Home News Continuous education crucial in addressing workplace sexual harassment

Continuous education crucial in addressing workplace sexual harassment

Ghana Anti-Corruption Coalition (GACC)
Ghana Anti-Corruption Coalition (GACC)

Mrs Beauty Emefa Narteh, Executive Director, Ghana Anti-Corruption Coalition (GACC), is proposing continuous education and sensitisation of staff on workplace sexual harassment.

She said such a move would empower staff to voice out incidents of sexual harassment in workplaces to curb the menace.

Mrs Narteh who was speaking at Trainer for Trainers’ workshop organised by the GACC, said organisations must inculcate sexual harassment information during the recruitment stage, channels of reporting and arbitration to help reduce such incidents.

The training aimed at promoting the implementation of the National Anti-Corruption Action Plan (NACAP) by training institutional partners on some selected NACAP topics to fight corruption in Ghana and promote national development.

Mrs Narteh stated that issues related to sexual harassment were sensitive and required confidential spaces to enable victims to have the courage to report the cases.

“That is why we encourage the need to put in some additional measures by providing confidential avenues where victims of sexual harassment in workplaces could report such cases and have the trust that perpetrators will be dealt with,” she said.

She noted that sexual harassment could happen to both males and females, and that it should not be perceived that only females were always the victims.

“When it comes to sexual harassment, sometimes, women find it difficult to report, especially married women, because of the shame associated with it, particularly in rape cases, because there is a lot she stands to lose,” she said.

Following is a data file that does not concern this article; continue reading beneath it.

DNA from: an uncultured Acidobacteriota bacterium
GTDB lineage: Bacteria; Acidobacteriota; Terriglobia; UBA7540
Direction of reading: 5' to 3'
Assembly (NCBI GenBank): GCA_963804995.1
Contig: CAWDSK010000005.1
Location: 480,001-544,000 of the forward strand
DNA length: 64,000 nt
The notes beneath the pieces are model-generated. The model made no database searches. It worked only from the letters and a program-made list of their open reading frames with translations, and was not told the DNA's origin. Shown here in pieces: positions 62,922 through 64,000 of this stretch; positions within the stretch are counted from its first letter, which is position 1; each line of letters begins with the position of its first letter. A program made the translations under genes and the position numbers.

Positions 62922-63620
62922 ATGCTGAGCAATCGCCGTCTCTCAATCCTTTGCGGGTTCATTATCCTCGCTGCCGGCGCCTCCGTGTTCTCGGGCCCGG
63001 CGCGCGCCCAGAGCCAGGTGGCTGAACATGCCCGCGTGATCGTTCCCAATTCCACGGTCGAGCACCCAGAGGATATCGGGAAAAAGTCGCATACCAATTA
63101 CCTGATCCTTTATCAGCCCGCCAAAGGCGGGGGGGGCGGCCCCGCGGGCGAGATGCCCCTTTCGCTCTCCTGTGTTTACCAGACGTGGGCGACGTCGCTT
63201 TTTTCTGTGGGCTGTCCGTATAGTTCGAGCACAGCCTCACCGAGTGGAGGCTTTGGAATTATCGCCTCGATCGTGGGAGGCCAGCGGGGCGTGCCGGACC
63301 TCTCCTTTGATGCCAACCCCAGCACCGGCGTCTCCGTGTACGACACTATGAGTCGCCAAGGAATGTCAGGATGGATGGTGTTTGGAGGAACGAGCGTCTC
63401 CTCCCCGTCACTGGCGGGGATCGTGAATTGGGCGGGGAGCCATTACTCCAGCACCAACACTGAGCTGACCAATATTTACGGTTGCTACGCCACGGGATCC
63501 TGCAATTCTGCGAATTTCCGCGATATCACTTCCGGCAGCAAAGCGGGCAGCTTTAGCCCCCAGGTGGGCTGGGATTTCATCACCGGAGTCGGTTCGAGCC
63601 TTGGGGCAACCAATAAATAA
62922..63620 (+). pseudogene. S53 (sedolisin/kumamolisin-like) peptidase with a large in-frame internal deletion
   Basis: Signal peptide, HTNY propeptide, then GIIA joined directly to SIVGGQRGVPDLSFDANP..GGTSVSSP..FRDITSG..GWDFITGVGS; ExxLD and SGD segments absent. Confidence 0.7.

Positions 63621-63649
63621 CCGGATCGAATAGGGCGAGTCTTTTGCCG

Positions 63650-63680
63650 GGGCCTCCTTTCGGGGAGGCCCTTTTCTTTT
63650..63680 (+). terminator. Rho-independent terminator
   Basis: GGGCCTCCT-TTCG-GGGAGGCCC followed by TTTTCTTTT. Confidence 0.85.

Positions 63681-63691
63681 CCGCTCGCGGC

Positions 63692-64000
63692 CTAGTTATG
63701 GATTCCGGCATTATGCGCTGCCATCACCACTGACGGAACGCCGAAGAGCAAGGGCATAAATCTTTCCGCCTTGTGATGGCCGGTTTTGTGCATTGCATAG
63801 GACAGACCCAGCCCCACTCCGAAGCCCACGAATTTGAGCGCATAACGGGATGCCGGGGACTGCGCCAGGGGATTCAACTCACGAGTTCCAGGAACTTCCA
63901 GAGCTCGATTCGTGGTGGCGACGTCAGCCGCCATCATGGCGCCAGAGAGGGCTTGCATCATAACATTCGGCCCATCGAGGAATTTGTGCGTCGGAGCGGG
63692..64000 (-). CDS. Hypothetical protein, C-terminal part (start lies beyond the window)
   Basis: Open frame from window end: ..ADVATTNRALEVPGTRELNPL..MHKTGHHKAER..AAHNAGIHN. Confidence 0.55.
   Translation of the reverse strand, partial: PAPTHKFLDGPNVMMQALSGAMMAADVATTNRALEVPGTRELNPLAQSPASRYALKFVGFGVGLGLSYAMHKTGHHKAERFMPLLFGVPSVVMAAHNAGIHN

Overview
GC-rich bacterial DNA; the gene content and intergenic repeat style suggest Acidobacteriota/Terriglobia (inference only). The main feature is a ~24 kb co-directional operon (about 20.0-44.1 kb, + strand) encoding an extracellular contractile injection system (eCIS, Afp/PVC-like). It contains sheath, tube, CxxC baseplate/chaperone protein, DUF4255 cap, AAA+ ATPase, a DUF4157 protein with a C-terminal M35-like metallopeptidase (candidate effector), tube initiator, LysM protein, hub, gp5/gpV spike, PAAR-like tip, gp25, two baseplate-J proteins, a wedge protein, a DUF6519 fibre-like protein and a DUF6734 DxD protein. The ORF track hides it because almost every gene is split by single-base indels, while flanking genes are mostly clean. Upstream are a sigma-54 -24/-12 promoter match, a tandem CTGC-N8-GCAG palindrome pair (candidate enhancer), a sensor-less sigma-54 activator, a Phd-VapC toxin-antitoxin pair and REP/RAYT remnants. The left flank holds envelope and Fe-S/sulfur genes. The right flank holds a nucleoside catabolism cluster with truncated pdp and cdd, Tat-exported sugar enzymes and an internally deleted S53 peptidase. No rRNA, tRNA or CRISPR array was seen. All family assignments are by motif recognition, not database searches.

The Executive Director advised women to be courageous to report cases of sexual harassment cases to the designated quarters for perpetrators to be dealt with.

She said beyond the workshop, they would be monitoring to see how the participants had taken on the skill and how they were implementing it at their various workplaces.

Madam Bashiratu Kamal, a Gender Specialist, said Gender-Based Violence and Harassment (GBVH) often occurs in the context of an abuse of power, promise of reward and threat of reprisal.

She said it disproportionately affected women but could also be experienced by any worker regardless of their gender, gender identity or sexual orientation.

The Gender Specialist said sexual harassment cases resulted in depression, mental health associated issues and job loss.

She said to reduce the incidence of harassment, there was the need to put in safety measures to ensure that women do not work alone, particularly at night, and provide better systems for protection of women working remotely.

“Effective and trusted complaints systems in place, consultation with workers, and ensuring that women have a voice in raising their concerns and incident response training and raising awareness amongst workers are all ways to mitigate the risks,” Madam Kamal emphasised.

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